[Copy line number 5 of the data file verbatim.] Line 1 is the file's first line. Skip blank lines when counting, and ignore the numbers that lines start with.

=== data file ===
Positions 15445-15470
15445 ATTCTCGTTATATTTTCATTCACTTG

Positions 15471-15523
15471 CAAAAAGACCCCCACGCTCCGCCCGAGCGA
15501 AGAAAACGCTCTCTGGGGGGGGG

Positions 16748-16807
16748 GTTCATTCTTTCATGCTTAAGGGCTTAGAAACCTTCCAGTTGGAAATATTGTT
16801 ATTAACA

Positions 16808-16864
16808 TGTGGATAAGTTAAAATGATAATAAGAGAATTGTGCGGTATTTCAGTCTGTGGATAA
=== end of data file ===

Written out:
15501 AGAAAACGCTCTCTGGGGGGGGG